Committed new offense regardless of type:

Prior to Implementation (100 random clients):
Within 1 year: 34.4% committed a new criminal offense.
Within 3 years: 50.5% committed a new criminal offense.
Since Implementation (55 clients):
Within 1 year w/o evidence based programs: 29.1% Committed new offense.
Within 1 year with evidence based programs: 14.5%
Within 3 years w/o EBP: 45.5%
Within 3 years with EBP: 20.0%

Committed new offense of like kind:

Prior to Implementation (100 random clients):

Within 1 year: 21.5% committed a new criminal offense.
Within 3 years: 32.25% committed a new criminal offense.
Since Implementation (55 clients):
Within 1 year w/o evidence based programs: 16.4% Committed new offense.
Within 1 year with evidence based programs: 5.45%
Within 3 years w/o EBP: 18.1%
Within 3 years with EBP: 9.1%

In short, the programs and tools implemented within the Blackford County Judicial System are working. The results noted above speak for themselves and are now a solid basis and justification for continued work in the area of Evidence Based Programming.

Ensuring that programs meet the need of the individual is critical to the continued success of the judicial system.

The potential exists to decrease expenses associated with incarceration of these individuals over a substantial period of time due to their decreased patterns of criminal behavior. These results also show that the mere changes of individualized case management for these individuals can slightly reduce the likelihood that they will reoffend, but not to the significance of implementing evidence based practices.

Efforts continue to be made in the area of additional program implementation. At the time of this writing, steps are being made to implement Prime for Life as well as other individualized case management programs to ensure that the dynamic risk factors are being addressed to further support and reduce the rates of recidivism.

Clients are now being evaluated utilizing the LSI-R assessment tool to prepare and utilize individualized case management protocol in an effort to identify the most critical areas of need for the individual. Addressing these critical needs first is now a top priority in an effort to continue the reduction of recidivism rates for Blackford County.

Works Cited

(2007). 2007 Annual Report . Indianapolis: Indiana Department of Correction.

Andrews, D., & Bonta, J. (1994). The Psychology of Criminal Conduct. Cincinnatti, OH: Anderson.

Andrews, D., Zinger, I., Hoge, R., Bonta, J., Gendreau, P., & Cullen, F. (1990). Does Correctional Treatment Work? A Clinical Relevant and Psychologically Informed Meta-Analysis. Criminology, 28(3) , 369-404.

Andrews, D., Zinger, I., Hoge, R., Bonta, J., Gendreau, P., & Cullen, F. (1990). Does Correctional Treatment Work? A clinically relevant and psychologically informed meta-analysis. Criminology, 28(3) , 369-404.

Aos, S., Miller, M., & Drake, E. (January, 2006). Evidence-Based Adult Corrections Programs: What Works and What Does Not. Washington State Institute for Public Policy , 1-19.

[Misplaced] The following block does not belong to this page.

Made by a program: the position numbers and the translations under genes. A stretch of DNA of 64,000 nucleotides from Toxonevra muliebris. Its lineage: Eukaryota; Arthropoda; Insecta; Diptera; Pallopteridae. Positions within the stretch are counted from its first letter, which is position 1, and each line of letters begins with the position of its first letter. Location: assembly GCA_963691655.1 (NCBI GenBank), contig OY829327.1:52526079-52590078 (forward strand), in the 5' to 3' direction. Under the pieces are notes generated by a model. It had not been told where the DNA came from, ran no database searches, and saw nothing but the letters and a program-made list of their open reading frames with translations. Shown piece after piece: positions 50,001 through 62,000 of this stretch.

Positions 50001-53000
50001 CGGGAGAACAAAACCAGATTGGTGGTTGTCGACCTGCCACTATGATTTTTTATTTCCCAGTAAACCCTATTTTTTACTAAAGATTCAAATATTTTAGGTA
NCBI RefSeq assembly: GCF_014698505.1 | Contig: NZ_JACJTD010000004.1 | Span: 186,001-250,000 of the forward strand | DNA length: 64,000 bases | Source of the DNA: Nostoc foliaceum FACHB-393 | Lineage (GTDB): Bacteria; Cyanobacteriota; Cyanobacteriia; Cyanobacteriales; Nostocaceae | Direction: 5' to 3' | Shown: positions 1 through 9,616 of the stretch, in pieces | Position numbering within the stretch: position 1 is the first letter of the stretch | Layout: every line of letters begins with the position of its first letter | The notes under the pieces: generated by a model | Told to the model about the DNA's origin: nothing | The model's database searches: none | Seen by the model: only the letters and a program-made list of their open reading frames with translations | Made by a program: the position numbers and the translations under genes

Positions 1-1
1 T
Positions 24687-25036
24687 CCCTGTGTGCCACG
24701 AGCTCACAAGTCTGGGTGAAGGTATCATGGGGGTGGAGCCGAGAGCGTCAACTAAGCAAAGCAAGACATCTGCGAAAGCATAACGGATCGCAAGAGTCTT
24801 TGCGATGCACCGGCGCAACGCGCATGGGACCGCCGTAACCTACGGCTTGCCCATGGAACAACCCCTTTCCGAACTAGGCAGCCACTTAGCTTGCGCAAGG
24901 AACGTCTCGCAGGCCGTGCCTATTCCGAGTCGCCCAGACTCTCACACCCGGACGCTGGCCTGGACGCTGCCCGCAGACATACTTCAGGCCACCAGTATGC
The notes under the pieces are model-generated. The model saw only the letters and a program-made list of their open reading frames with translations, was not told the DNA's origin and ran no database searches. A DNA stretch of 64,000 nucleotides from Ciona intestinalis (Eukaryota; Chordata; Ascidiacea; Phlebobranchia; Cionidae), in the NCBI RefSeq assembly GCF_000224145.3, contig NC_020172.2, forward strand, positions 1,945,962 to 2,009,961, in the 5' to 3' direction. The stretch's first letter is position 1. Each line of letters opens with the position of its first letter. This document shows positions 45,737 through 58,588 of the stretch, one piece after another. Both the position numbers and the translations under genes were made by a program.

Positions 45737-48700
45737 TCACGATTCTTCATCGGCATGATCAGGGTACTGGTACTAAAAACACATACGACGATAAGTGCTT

Dennehy, K. M. (2006, December). Offender Programming: A Smart Investment for Society. Corrections Today , 8.

Garner, A. (2008). Recidivism Rates Compared 2005-2007. Indianapolis: Indiana Department of Correction.

Menken, A. D. (1924). The Rehabilitation of the Morally Handicapped. Journal of the American Institute of Criminal Law & Criminology , 147-154.

Moll, R. (2006). Rx for recidivism. Christianty Today, 50(11) , 70-74.

Rhine, E. (2002). Why 'What Works' Matters Under the 'Broken Windows Model' of Supervision. Federal Probation, 66(2) , 38.

Stephan, J. J. (June 2004). State Prison Expenditures, 2001. Bureau od Justice Statistics , 1-9.


  1. hamiltonlindley on 03/30/2020:

    Waco has developed a reputation for a rocket-docket in patent litigation. It’s an important choice to find the right lawyer in Waco for your important patent litigation matter. When people in the know make the hire, they hire Dunnam & Dunnam. Lawyers that are competent, hard-working, focused are a rare find. Few attorneys have the commitment to quality, collegiality, and loyalty of the Waco car wreck lawyer, You can search for attorneys with loyalty, leadership, accountability. These attorneys show financial generosity and a sense of fairness to their colleagues. For nearly 100 years, people in Waco have hired the firm when the results matter. at Dunnam & Dunnam are among the most respected in the Central Texas area. They have the experience in trials and mediations to guide your case in the right way. There are few important decisions at the outset of the case that can turn the tide in your favor. Choosing the right lawyer is one of them.

Login to let us know what you think

User Name:   


Forgot password?

correctsource logo

Use of this web site constitutes acceptance of The Corrections Connection User Agreement
The Corrections Connection ©. Copyright 1996 - 2021 © . All Rights Reserved | 15 Mill Wharf Plaza Scituate Mass. 02066 (617) 471 4445 Fax: (617) 608 9015